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Humpback whale underwater

Humpback whale rescued from shark net in Australia

A humpback whale and her calf have managed to escape after becoming entangled in a...
Humpback whales in Alaska

Pumps and conveyor belts. How could more whales help save us?

We are excited to announce backing for two ground-breaking research projects to assess the little...
Amazon River dolphin (Boto)

River dolphins observed playing with anaconda

Researchers in Bolivia recorded an unusual interaction between local rivers dolphins and an anaconda snake...
Common bottlenose dolphin

Dolphin pens identified at Russian naval base

Analysis of satellite imagery suggests that Russia may be using military dolphins at its naval...
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  • End captivity
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Port River dolphins

New report reveals 100,000 dolphins and small whales hunted every year

When you hear the words ‘dolphin hunts’ it’s likely that you think of Japan or...

Minke whale hunts stop in Iceland

Iceland’s commercial hunt of minke whales has ended for this year. The common minke whale is the...

Icelandic whalers breach international law and kill iconic, protected whale by mistake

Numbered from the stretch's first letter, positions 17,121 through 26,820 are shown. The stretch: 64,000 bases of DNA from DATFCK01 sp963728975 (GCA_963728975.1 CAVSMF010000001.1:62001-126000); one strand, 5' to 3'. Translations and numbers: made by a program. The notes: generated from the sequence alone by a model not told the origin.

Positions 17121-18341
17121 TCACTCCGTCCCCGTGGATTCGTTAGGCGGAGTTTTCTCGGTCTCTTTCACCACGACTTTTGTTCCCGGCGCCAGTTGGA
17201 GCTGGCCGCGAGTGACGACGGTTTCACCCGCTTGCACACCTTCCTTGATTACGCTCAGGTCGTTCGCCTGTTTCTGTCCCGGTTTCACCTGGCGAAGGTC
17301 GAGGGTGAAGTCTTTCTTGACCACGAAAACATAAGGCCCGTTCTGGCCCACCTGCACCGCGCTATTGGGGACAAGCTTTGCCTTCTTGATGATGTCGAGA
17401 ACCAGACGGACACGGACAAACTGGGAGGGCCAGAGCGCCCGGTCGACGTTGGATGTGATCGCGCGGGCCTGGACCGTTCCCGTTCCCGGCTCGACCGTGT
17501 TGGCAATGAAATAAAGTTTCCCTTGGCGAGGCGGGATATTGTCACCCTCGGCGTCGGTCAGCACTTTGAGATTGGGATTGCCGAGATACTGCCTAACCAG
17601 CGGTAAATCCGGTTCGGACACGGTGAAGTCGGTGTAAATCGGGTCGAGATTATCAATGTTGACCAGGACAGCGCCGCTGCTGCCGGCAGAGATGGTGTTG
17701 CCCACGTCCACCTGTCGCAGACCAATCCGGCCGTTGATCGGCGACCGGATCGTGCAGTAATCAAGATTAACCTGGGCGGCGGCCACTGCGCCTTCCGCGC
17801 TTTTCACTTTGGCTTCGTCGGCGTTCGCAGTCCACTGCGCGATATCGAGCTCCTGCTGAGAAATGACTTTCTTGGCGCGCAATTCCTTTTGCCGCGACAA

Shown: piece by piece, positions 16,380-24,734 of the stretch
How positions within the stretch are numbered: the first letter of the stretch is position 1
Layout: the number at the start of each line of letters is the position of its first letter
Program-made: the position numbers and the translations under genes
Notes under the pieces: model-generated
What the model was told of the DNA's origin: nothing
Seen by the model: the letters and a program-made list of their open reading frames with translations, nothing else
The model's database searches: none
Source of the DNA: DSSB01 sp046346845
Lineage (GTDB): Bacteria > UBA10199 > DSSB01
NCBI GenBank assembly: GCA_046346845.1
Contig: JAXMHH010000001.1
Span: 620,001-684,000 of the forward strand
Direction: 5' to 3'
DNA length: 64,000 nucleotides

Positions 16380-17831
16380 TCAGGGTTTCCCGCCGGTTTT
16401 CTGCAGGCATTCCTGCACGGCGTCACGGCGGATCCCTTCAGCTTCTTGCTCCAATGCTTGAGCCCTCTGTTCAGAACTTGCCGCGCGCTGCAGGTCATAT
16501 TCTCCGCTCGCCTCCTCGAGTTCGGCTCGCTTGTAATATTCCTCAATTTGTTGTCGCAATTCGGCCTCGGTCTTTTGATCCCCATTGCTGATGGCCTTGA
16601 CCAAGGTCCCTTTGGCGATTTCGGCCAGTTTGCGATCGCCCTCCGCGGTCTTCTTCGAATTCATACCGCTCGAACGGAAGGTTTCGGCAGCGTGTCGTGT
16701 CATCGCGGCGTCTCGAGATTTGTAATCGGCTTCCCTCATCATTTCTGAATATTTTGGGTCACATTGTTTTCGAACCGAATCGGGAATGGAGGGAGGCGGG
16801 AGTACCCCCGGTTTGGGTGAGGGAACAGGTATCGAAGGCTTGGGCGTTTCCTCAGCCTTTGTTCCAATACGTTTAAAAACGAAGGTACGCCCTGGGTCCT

Icelandic whalers out hunting fin whales for the first time in three years appear to...

Doubts remain after Icelandic Marine Institute claims slaughtered whale was a hybrid not a blue

Experts remain sceptical of initial test results issued by the Icelandic Marine Institute, which indicate...

Japan set to resume commercial whaling

Reports from Japan suggest that the government they will formally propose plans to resume commercial...

End the whale hunts! Icelandic fin whaler isolated as public mood shifts

Here’s a sight I hoped never again to witness. A boat being scrubbed and repainted...

Australian Government to block Japanese whaling proposal

Japanese Government officials have reportedly confirmed that they will propose the resumption of commercial whaling...

Pregnant whales once again a target for Japanese whalers

Figures from Japan's whaling expedition to Antarctica during the 2017/18 austral summer have revealed that...

Did Icelandic whalers really kill a blue whale?

*Warning - this blog contains an image that you may find upsetting* They say a...

SOS alert for whales off Norway!

I have to admit to bitter disappointment when I arrived in Tromsø, northern Norway, a...

Norway's whaling season begins

April 1st saw the start of the whaling season in Norway. Despite a widely-accepted international moratorium...

Norway increases whaling quota despite declining demand

Norway's government has announced an increase in the number of minke whales that can be...

Scottish government proposes new protected areas for marine life, including whales and dolphins

After years of campaigning by WDC and others, the Scottish government announced today that it is considering the creation of four new marine protected areas (MPAs) around its coastline, which will now go out for public consultation.